Uncle Mel sharing his love of the Hokulea with Molokai keiki in 2013. Photo by Catherine Cluett.
Last week, Molokai lost a beloved waterman, paramedic, Hokule`a captain, mentor and family man. Melvin “Mel” Paoa, Jr., who dedicated his career to saving lives as the island’s first certified paramedic, was known around the island and the world for his quiet, aloha spirit.
Shortly after noon last Saturday, Molokai firefighters responded to a report of a boat floating unattended near Kamalo Wharf. Witnesses said they last saw Paoa, 62, tying up his 26-foot-catamaran in the area, according to fire officials. Rescue crews found him unresponsive, floating about 300 yards offshore and downwind from the wharf.…
The grove before renovation. Photo by Gayla Haliniak-Lloyd.
Just weeks ago, Molokai’s historic Kapuaiwa Coconut Grove was thick with shrubs, piles of dead fronds and manmade trash. Now, after a thorough weeklong overhaul, the ground is bare and smooth, the fallen tree trunks are stacked neatly and Molokai residents see what many of them said they remember growing up: an unobscured view of the ocean between the towering palms.
“We’re happy it’s clean. It’s like we got back the old Coconut Grove,” said Kalamaula Homestead Association President Gayla Haliniak-Lloyd, who said the last clean-up was about four years ago.
The Department of Hawaiian Home Lands (DHHL), which owns land the property, organized the cleaning in response to community meetings in May and June during which many Kalamaula residents pointed out the grove’s deteriorating conditions.…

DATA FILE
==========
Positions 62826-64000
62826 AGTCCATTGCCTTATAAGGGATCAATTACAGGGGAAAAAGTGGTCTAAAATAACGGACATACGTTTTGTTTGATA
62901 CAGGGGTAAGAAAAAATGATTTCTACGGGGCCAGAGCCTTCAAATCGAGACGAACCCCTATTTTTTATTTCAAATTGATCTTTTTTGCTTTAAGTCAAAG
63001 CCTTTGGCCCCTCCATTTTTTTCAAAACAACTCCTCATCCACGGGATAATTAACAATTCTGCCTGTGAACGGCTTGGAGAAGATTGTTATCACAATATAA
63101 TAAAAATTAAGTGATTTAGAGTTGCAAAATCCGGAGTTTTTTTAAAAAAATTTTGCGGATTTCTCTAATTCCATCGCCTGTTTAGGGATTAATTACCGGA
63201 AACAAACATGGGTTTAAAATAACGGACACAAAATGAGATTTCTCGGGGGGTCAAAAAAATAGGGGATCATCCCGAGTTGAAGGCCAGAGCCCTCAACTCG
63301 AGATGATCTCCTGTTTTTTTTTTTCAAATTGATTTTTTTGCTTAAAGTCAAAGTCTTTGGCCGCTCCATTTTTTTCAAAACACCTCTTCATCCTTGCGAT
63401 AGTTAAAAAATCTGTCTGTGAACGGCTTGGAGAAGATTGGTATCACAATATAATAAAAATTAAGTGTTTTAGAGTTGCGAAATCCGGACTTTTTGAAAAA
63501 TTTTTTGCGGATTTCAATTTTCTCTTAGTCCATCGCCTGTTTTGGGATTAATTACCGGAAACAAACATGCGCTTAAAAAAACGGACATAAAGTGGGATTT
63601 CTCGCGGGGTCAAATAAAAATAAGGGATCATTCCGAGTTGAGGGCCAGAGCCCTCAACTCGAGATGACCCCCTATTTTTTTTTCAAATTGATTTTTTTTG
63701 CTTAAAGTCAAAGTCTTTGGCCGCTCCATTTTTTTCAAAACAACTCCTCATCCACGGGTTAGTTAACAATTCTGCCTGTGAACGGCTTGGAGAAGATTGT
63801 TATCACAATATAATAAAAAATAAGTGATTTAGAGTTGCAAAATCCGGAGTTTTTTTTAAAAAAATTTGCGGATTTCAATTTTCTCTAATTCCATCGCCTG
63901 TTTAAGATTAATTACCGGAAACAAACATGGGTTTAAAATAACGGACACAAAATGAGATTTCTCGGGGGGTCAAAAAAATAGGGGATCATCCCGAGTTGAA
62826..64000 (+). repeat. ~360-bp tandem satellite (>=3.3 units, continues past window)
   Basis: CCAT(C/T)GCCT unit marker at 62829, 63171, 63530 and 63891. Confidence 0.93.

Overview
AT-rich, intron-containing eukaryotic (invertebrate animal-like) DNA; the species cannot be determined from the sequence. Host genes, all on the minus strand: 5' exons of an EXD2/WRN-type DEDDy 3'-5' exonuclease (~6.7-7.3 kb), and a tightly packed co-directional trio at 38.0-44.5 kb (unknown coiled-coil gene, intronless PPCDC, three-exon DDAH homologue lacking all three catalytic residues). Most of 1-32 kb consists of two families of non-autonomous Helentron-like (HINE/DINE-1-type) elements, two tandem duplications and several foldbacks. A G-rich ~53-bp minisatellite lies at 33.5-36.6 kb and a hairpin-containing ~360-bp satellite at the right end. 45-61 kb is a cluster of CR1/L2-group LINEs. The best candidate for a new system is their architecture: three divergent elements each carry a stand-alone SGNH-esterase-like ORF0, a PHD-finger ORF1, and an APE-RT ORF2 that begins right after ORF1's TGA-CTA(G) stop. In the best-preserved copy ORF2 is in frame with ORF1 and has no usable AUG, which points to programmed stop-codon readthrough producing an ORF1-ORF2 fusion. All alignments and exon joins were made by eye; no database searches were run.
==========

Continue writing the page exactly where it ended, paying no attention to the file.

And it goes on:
Poepoe, left, and Mauna Kea Trask. Photo courtesy of Teresa Tico.
A half-hour documentary film featuring Molokai resource manager Mac Poepoe is now available for free streaming online through the end of July. “Fishing Pono: Living In Harmony With The Sea” tells the story of declining fisheries and how some Native Hawaiian communities are using traditional conservation practices to restore their fishing grounds. The film, which premiered on PBS last summer, explores the exploitation of commercial fishing, in contrast with the sustainable resource management taught by Poepoe.
“I was drawn to Mr. Poepoe’s story because of the success of his program,” said filmmaker and producer Teresa Tico of Kauai.…
Ka `Ohana O Kalaupapa News Release
Ka `Ohana O Kalaupapa was presented with two Preservation Awards by the Historic Hawaii Foundation at their annual awards banquet in Honolulu last month.
One of the projects cited was the exhibit, “A Reflection of Kalaupapa: Past, Present and Future” that features 100 photographs and quotes from the people of Kalaupapa and their families. The exhibit is currently on display at the Molokai Museum and Cultural Center in Kalae.
The `Ohana was also recognized for “The Restoration of Family Ties” program that has helped hundreds of families obtain more information about their Kalaupapa ancestors who were sent there because of government policies regarding leprosy or who were kama`aina prior to the establishment of the settlement in 1866.…
With Molokai’s historic Kapuaiwa Coconut Grove suffering from disease and human pollution, the Department of Hawaiian Home Lands (DHHL) has reached out to the State Historical Preservation Division (SHPD) to ask for guidance in fencing off the property.
Residents have been voicing their concerns at recent community meetings, explaining that they used to be able to see straight through the grove to the ocean. Now overgrowth and trash have obscured the view, and they want to see the grove be protected from human intrusion.
“For me I feel our resources are there for everybody,” said resident Kauila Reyes at a May 21 community meeting.…
Opinion by Rick Baptiste